Red Hat's OpenShift is supposed to create an uber-cloud,
allowing computing workloads to run anywhere: whether it is in corporate data centres, on any of the big public clouds or a combination thereof.
There are plenty of ways for the merger, which is the largest in IBM's history, to go wrong, however.
One question is whether the added flexibility of such mixed systems
and the promise of not getting locked into any one vendor will be enough to lure firms onto IBM's new platform.
They could shy away from the additional complexity and still prefer to put their data into one cloud.
Another is the risk of a cultural clash between IBM's still relatively strait-laced culture and Red Hat's freewheeling one.
Such concerns, in addition to the high price tag, explain why the firm's shares fell by 4% the day after the deal was announced.
And then there is the question of what the acquisition means for Watson, IBM's much-promoted AI business, which has disappointed so far.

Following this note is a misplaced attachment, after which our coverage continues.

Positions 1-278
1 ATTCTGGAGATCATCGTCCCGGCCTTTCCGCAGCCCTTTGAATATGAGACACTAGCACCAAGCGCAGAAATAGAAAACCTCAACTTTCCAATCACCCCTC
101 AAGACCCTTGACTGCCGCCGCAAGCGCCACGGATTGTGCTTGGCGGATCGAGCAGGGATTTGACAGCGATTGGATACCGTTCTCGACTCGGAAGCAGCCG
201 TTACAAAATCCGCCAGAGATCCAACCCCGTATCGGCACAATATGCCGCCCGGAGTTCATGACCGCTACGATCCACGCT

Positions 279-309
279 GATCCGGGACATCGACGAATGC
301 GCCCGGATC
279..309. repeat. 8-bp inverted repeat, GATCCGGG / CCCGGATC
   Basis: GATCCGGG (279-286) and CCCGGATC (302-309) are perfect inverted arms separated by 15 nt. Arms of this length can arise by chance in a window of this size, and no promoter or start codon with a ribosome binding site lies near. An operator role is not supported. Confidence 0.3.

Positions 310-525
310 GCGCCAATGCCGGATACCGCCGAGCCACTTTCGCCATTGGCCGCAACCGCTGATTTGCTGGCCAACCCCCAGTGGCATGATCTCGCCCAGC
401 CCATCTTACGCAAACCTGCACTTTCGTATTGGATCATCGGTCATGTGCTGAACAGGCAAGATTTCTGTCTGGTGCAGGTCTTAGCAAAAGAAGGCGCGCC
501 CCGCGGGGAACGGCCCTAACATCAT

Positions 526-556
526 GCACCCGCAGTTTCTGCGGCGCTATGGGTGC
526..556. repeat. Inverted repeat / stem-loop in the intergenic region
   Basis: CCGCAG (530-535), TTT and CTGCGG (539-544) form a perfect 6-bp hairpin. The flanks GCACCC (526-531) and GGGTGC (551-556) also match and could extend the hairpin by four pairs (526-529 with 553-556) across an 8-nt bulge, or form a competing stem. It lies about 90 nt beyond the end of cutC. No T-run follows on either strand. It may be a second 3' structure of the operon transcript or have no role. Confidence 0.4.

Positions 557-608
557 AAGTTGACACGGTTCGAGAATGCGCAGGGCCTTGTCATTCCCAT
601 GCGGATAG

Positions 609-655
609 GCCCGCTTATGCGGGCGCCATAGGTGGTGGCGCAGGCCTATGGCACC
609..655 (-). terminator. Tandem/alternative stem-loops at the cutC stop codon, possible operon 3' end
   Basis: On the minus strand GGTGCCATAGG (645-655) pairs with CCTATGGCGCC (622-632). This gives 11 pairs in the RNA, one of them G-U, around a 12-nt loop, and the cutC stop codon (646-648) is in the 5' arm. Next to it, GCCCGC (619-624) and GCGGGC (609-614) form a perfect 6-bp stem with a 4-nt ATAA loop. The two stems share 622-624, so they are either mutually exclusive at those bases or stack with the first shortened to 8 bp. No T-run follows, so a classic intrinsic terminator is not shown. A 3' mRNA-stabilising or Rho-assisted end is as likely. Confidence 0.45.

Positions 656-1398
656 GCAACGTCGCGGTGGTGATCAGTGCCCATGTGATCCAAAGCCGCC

Some have suggested that buying Red Hat could mean that IBM will turn away from Watson, instead focusing even more on cloud computing.
Yet the opposite is true: Red Hat's software containers are meant to be a vehicle to deliver AI everywhere.
The idea is that IBM's cloud failure held Watson back; now it has the chance to spread more widely.
However the merger plays out, it has already produced one big winner: opensource software,
which is developed collectively by firms that benefit from it and also by volunteer programmers.
Red Hat is the third multi-billion dollar acquisition of an open-source firm this year
after MuleSoft, bought by Salesforce for $6.5bn, and GitHub, taken over by Microsoft for $7.5bn.
Not bad for a type of code whose pioneers saw themselves as rebels fighting "evil" proprietary-software makers.
Such origins were the inspiration for Red Hat's name,
as Bob Young, the company's co-founder, once explained: 18th-century revolutionaries in America and France wore red caps during their uprisings.
Now, open-source firms look more like the establishment.